Although the building is historical and beautiful, its construction didn't go so well. It is said that two workers died during the building's construction, and occupants have said they can often hear a man's scream, followed by a loud crash.
Could simply be that this is a clumsy ghost?
8. Kern County Museum: Founded in 1941, the Kern County Museum, with its 55-plus historical buildings, is alive with paranormal sightings.
Dozens of artifacts chronicling the area’s Native American and oil-drilling history occupy 16 acres of beautiful grounds. What other remnants of Kern County’s past are still there?
The National Directory of Haunted Places and the book “Mysterious California” tell us visitors have reported sightings of ghostly children outside of the Norris School building, which dates to at least 1882. A few other buildings have attracted reports of hauntings as well, including what is now known as the Weill House. One visitor to the website “Weird California,” a database that curates local ghost sightings, even posted a snapshot of an alleged “ghostly figure” spotted in one of the second floor windows of the Kern County Museum's building. Fact or fiction? Decide for yourself.
9. Garces Circle: Originally built as a traffic roundabout in 1932 as part of Highway 99's construction, the Garces Circle has been a site of paranormal activity for decades.
The statue of the Franciscan missionary, Father Garces, was added to the center of the circle in 1939. Soon after, legend has it, motorists reported seeing the statue wave its arms when a major car accident occurs.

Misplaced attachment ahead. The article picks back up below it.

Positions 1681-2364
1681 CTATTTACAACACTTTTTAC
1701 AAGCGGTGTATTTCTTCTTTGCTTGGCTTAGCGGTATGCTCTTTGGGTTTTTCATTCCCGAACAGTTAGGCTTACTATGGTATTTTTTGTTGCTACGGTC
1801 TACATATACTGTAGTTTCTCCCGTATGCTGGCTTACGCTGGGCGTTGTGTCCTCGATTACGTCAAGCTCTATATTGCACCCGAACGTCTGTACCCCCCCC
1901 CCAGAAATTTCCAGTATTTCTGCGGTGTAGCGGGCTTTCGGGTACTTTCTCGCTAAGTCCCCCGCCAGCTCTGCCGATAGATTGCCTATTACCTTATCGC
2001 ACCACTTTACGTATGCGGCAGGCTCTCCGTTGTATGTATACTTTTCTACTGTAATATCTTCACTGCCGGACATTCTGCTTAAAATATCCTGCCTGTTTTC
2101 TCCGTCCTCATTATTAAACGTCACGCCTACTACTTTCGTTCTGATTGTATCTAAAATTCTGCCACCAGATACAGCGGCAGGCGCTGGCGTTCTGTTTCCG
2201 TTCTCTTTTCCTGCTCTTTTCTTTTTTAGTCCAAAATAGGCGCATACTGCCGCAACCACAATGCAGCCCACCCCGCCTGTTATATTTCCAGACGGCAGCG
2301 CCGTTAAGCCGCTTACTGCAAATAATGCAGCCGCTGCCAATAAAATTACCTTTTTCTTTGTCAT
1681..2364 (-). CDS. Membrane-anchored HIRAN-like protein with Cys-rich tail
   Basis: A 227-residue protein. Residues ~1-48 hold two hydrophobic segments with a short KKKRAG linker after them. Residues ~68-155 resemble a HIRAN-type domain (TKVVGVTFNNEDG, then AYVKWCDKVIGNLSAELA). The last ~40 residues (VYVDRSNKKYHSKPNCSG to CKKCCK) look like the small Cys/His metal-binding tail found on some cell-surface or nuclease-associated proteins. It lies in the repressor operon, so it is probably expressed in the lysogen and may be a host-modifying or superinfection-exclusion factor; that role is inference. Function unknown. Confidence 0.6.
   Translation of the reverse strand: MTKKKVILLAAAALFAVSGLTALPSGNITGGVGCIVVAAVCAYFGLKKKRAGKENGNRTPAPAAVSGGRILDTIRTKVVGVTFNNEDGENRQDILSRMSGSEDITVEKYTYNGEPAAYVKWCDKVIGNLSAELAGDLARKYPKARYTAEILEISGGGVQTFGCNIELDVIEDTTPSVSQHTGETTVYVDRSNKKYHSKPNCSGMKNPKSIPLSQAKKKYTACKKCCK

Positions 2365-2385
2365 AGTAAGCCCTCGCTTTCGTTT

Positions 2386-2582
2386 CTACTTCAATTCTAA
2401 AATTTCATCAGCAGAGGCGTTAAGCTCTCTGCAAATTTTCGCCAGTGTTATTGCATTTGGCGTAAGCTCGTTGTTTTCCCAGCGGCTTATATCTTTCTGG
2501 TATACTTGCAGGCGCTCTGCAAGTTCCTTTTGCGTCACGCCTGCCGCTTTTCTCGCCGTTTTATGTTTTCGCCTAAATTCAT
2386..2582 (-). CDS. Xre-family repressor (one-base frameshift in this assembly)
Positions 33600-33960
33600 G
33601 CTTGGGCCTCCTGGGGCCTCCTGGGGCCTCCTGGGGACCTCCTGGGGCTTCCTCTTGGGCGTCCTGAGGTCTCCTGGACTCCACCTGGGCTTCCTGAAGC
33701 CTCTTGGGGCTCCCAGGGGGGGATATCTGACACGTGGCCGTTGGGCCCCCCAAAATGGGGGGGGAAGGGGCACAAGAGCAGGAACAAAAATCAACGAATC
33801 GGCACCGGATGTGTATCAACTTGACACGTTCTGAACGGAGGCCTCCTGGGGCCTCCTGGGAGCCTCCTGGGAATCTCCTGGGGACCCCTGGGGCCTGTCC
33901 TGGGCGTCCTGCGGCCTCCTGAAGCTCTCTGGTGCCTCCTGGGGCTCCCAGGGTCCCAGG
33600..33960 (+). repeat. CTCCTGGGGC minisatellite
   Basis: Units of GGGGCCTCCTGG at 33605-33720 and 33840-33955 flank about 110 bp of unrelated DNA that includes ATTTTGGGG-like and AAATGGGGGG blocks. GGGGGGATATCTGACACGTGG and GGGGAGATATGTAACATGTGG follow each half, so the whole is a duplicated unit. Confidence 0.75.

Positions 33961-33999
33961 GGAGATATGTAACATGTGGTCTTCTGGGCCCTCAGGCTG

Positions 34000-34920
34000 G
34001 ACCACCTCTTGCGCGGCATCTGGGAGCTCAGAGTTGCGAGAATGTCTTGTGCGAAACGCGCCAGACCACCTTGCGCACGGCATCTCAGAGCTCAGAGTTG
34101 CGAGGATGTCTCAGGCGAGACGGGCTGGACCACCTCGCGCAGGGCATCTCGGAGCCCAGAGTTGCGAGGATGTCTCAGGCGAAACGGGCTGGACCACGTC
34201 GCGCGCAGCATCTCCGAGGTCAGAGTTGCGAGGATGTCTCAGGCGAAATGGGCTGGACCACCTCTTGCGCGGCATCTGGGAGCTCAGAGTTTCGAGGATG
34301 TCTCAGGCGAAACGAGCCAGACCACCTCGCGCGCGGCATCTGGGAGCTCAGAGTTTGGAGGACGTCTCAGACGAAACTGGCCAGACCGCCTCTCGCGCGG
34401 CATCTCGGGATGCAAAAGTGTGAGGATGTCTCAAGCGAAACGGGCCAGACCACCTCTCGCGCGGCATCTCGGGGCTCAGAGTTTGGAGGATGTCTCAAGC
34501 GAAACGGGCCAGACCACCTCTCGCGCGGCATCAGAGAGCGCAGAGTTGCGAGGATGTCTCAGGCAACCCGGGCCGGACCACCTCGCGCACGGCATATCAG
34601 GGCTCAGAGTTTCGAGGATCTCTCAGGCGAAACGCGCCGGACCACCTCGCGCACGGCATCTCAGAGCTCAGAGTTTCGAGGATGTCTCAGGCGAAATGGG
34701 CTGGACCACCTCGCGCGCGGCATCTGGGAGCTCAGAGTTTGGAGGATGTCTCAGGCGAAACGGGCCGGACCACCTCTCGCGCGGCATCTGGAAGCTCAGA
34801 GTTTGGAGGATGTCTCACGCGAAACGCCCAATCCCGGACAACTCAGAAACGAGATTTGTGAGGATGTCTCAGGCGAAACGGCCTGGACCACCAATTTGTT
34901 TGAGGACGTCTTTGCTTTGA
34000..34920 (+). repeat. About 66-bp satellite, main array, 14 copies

The National Directory of Haunted Places and the book “Mysterious California” say some wreck victims have even reported hearing the statue utter a prayer an instant before impact. Is it a warning of danger or a prayer for mercy?
10. Mill Creek: Use caution if you dare venture to Bakersfield’s Mill Creek Park, near the Bakersfield Museum of Art, at night.
Over the years nearby residents and shop owners have claimed to have seen a woman wearing long, flowing robes floating above the canal, The Californian reported in 2011.
She is believed to have been murdered in the old foundry across from the park. Her bones reportedly were discovered when the foundry's floor was torn up.
Visitors to the website “Weird California” have written about experiencing the apparition in the park’s tunnel, floating in a puddle of water. She can then be seen floating toward unsuspecting park goers as they leave the area.
We’re not sure about you, but we’re hoping this is one adventure “Pokemon Go” will never take us through.
Compiled by TBS staff, with help from Dianne Hardisty.